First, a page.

ChemTRAC: Toronto's TOXIC Businesses

We continue to work on getting information about how toxic chemicals affect people and their body, their home and their workplace. This time Regent Park Focus got together with Toronto Public Health's ChemTRAC program. ChemTRAC aims to improve public health and support a green local economy by reducing toxic chemicals in our environment.

December 10 2012, Toronto Public Health representatives, community health corkers and environmentally conscious residents of Toronto gathered around in a room at the University of Toronto's Ontario Institute for Studies in Education (OISE) to have a further talk about the ChemTRAC program. 

After a history lesson on how ChemTRAC came to be, the morning meeting was focused on the ChemTRAC website; where Toronto residents, can get information on the types of businesses that operate in their communities that may be emitting toxic chemicals in the air they breathe. On the website residents can find information on the types of chemicals that might be released in the air, what their affects are to the human body and where you can go if you feel that these chemicals have entered your body. 
The ChemTRAC website is also a resource for businesses, the site encourages businesses to disclose the types of chemicals they use in their business. The site also provides businesses a variety list of eco-friendly chemicals they could be using.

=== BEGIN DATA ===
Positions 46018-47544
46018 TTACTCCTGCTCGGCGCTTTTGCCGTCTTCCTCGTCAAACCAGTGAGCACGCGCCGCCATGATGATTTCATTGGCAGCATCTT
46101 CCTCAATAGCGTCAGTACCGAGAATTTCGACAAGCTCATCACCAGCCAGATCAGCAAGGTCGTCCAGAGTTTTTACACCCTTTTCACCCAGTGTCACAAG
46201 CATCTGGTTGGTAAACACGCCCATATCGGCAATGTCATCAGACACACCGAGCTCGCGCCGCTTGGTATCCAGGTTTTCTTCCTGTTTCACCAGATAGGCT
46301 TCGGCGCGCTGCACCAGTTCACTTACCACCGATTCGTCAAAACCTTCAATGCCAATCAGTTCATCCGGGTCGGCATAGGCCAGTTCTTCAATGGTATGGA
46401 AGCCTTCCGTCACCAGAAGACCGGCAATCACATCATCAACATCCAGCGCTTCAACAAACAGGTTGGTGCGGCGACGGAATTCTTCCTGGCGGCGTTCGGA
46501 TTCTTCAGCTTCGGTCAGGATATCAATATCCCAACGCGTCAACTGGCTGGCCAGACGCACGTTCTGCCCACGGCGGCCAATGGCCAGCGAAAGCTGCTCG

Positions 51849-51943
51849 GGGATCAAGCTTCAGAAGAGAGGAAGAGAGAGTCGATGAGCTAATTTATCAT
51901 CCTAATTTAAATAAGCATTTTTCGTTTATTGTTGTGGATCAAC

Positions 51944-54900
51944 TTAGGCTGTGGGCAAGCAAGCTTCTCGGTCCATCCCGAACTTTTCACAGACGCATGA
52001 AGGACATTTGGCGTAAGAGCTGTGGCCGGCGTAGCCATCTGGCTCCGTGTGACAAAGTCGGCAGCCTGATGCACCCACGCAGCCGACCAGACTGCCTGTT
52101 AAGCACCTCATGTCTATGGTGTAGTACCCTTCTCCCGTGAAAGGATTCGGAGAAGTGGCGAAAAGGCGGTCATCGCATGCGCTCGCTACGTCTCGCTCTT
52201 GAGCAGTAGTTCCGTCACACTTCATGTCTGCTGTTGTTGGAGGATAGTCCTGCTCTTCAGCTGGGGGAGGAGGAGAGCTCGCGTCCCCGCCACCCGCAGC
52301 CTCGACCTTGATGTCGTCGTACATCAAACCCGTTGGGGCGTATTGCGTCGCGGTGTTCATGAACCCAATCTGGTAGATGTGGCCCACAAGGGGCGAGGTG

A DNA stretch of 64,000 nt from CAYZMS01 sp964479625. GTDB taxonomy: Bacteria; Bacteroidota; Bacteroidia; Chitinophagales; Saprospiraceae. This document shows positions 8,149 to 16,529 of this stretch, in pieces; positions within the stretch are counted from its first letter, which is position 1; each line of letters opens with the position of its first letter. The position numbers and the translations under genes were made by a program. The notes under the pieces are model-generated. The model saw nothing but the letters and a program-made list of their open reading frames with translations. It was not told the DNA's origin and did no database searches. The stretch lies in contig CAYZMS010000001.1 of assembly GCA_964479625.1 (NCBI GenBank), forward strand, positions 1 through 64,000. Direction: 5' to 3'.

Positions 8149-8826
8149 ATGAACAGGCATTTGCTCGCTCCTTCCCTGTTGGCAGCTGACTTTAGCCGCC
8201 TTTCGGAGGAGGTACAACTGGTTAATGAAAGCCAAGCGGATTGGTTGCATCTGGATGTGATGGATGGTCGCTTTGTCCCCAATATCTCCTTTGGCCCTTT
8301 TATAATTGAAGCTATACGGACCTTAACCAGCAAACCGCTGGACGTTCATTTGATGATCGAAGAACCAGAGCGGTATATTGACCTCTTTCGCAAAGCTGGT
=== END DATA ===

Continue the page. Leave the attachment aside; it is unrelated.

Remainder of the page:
From the morning meeting it was clear that many companies may not want to disclose the types of chemicals they use in their businesses, so there was a lot of talk about creating a bylaw that will force companies to disclose their toxic chemicals, and fine them if they do not change how they do business in a way that is more eco-friendly. At the moment businesses are encouraged to disclose their chemicals on a voluntary basis.

Overall the meeting was very informative. Some of the people around the table had suggested that the language used on the website should be simplified, because not all Toronto residents have a PHD in chemistry, and they wouldn't understand how these toxic chemicals can harm the human body.  

In the near future, Regent Park Focus and members of the ChemTRAC program will be working together on a video documentary about the ChemTRAC program.   

This project was funded (in part) by a grant from Live Green Toronto, a program of the City of Toronto.

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